Enlargement By Pressure
Our God whom we serve is able to deliver us from the burning fiery furnace
How does the church reach her goal? Only by traveling the pathway from pressure to enlargement, from poverty to enrichment. You ask, “What do we mean by enlargement through pressure?” When three are shut in to a furnace and the three becomes four, that is enlargement through pressure. Some find a furnace rather close quarters for three, so they seek a way of escape: others, accept the limitation, and in accepting it, make room for a fourth. Not to let difficulties shut us out from God, but to let them shut us in to God, that is enlargement through pressure. Some, through pressure, reach God’s end; others come to an end in the pressure. Some die in straitness; others through straitness find fullness of life. Some murmur when trials befall, finding in them only restraint, limitations and death; others, praise God for the trials, and in doing so discover the pathway to enlargement, liberation, and obedience of life.
There are those who believe that the path to attain God’s blessings is an easy one but if they were to ask most of the people whose stories are found in the Bible, they would discover that the path to larger lives pass through difficulties, trials, and are surrounded by stress.
Abraham began a journey as directed by God and as we read his story we discover that he lived a life filled with stress and strife. Not long after arriving in Canaan, his nephew’s herdsmen began to quarrel with his. That resulted in a separation. After God promised him a son and after waiting many years in vain, he chose to take matters into his own hands and have a son by his handmaiden. After Isaac was born there arose a quarrel between Sarah and Hagar. And Abraham found himself in the midst of conflict. Yet after all that and even his failures, we read that Abraham was enlarged and became the father of many and is remembered as the father of faith. What if he had chose to stay in Ur? What if he ceased pursuing the God-given dream? What if he had not found the courage to bring Isaac to the mountain of sacrifice where he passed the test of his love for God? I think he would have faded away into oblivion. Instead, his descendants, both natural and spiritual- Jew and Gentile- honor him as the example of faith.
Moses faced a very uncertain beginning, being hid from Pharaoh, growing up in Pharaoh’s palace, disowning his adoptive family and choosing to identify with the Jewish slaves, he, because of a mistake, became a man without a people. Fleeing into the wilderness, he met God and was sent back to lead the Jews back home. As you read his story, you see that even the people he was trying to help placed enormous stress on him, even his brother and sister attempted to overthrow him as leader. Yet Moses pressed through and became known as the friend of God. Had Moses let his limitations, his beginnings, or his failure to dominate his life, we would never had the Ten Commandments, the Jews would have remained in Egypt, we wouldn’t have the stories of the plagues and the opening of the Red Sea or water coming from a rock to bolster our faith in the greatness of God. True that Moses didn’t go into Canaan with that first generation of Israelites, but let’s not forget that hundreds of years later we find him with Christ and Elijah on the Mount of Transfiguration which was in the Promised Land. This place of enlargement could not have been experienced unless Moses let the pressure work so that he could overcome and find himself standing in the very presence of God’s Son.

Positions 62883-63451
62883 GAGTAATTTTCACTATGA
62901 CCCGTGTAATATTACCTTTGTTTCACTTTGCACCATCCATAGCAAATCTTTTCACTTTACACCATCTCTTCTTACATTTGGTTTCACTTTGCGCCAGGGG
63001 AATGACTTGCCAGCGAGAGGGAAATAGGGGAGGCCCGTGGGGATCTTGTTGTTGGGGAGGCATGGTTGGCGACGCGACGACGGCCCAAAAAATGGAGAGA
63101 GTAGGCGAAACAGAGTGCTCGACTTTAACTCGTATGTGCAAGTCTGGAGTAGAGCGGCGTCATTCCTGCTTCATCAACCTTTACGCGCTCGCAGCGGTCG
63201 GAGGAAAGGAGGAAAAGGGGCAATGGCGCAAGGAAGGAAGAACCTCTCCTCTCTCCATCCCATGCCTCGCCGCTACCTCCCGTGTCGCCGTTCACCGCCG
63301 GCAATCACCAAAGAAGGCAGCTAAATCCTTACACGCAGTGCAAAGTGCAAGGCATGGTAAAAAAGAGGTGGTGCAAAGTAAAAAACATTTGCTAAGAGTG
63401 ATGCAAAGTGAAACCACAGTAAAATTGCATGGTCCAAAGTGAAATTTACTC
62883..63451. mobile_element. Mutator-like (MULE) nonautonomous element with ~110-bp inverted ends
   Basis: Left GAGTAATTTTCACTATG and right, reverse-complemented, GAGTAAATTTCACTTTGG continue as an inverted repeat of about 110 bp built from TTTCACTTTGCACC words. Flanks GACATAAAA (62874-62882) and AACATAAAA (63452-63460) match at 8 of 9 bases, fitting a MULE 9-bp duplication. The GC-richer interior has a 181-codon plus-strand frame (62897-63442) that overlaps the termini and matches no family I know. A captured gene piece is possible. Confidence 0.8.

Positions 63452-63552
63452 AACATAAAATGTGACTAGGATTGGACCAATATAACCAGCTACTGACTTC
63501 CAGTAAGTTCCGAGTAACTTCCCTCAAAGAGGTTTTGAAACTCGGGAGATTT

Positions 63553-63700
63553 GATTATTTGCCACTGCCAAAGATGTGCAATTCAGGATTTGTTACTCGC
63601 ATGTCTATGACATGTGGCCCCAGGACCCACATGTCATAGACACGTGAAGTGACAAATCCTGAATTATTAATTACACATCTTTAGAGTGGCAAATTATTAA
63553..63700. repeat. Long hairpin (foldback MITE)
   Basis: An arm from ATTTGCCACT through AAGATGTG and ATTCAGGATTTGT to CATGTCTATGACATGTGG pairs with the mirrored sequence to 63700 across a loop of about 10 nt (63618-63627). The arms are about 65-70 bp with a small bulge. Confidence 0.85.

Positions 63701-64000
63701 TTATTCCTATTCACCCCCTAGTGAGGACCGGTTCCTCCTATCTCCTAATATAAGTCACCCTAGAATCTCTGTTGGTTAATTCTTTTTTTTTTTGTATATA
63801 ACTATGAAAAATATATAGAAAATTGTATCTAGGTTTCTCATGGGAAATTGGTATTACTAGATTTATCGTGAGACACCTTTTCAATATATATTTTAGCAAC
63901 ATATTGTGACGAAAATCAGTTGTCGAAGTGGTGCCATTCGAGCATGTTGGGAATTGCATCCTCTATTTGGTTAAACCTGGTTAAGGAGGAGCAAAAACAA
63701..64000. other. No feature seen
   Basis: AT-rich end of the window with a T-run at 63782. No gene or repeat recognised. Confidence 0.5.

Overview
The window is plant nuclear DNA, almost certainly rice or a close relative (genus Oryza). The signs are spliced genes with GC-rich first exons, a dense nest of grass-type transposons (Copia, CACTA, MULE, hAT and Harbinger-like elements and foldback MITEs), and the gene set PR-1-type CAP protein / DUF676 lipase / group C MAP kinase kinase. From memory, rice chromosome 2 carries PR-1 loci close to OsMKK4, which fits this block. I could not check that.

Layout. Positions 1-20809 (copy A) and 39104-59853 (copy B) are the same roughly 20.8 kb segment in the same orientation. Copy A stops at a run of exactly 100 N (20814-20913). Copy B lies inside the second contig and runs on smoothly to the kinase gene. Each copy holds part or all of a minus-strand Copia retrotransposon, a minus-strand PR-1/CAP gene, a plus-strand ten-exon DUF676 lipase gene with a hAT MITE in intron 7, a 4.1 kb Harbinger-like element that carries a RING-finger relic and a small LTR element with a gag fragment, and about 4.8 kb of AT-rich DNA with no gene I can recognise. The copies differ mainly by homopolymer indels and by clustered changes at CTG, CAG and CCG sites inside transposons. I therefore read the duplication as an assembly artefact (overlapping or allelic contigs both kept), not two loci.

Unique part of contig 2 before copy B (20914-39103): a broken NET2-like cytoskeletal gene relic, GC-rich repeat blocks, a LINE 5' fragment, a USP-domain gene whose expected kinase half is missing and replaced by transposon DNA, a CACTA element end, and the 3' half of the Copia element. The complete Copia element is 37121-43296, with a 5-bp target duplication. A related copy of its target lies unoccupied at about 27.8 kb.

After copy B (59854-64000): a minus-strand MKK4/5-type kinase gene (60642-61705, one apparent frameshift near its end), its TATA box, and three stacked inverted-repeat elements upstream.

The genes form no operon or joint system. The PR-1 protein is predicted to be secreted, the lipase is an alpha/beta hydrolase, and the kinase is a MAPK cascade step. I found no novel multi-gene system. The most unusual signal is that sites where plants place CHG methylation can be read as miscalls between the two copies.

The apostle Paul describes his path to enlargement through the stresses, sufferings, and distresses. What is fascinating is through those things, he was enlarged with a vision of heaven. For him, though, he knew there was more so at the end of his life he cry’s out, “that I may know Him and the power of His resurrection.” We know that almost two thirds of the New Testament was written by him and again had he let the beatings, stonings, and imprisonments hold him hostage, we could never have benefited from his enlargement.
Stephen, the first martyr, began as a table waiter but he opened his heart more and more and allowed God to enlarge him at a time when the church was being persecuted. His final hours depict a life that was enlarged in his straitness. As the stones smote his body and life was being pounded out of him, he became even more enlarged. His enlargement left such a mark on a young man named Saul that Saul couldn’t escape it. At first Saul-Paul tried to stamp it out but the enlargement of Stephen was too great to eradicate and when it had worked its work, Paul was converted and became the powerful Christian missionary.
In our text today, we find three young Hebrew men facing the trial of their lives. They were told to worship an idol or be cast into a furnace. When they refused, the king in his anger ordered the furnace to be heated seven times hotter. Bound with ropes, they were cast into the furnace. It was probably pretty tight with the three of them, but in their trial, they found themselves in a place of enlargement. As a matter of fact, it became large enough that they discovered there was enough room for “One like the Son of God.” What a blessed place that furnace became. Facing the fire, heat, and ultimately death, they found in that place the very presence of God.
All of this says to us that whatever place we find ourselves, let us remember that when God takes us into place of stress where the pressure becomes intense, it’s not to burn away or destroy us. It’s so that the things that hold us bound can be removed and we can have capacity to become enlarged. If you find yourself in a difficult place today- maybe it’s because God wishes you to be enlarged so that you will have more capacity to receive His grace and power. Perhaps your place of trial is the launching place for the expansion of God’s work through you.
Dr. John Thompson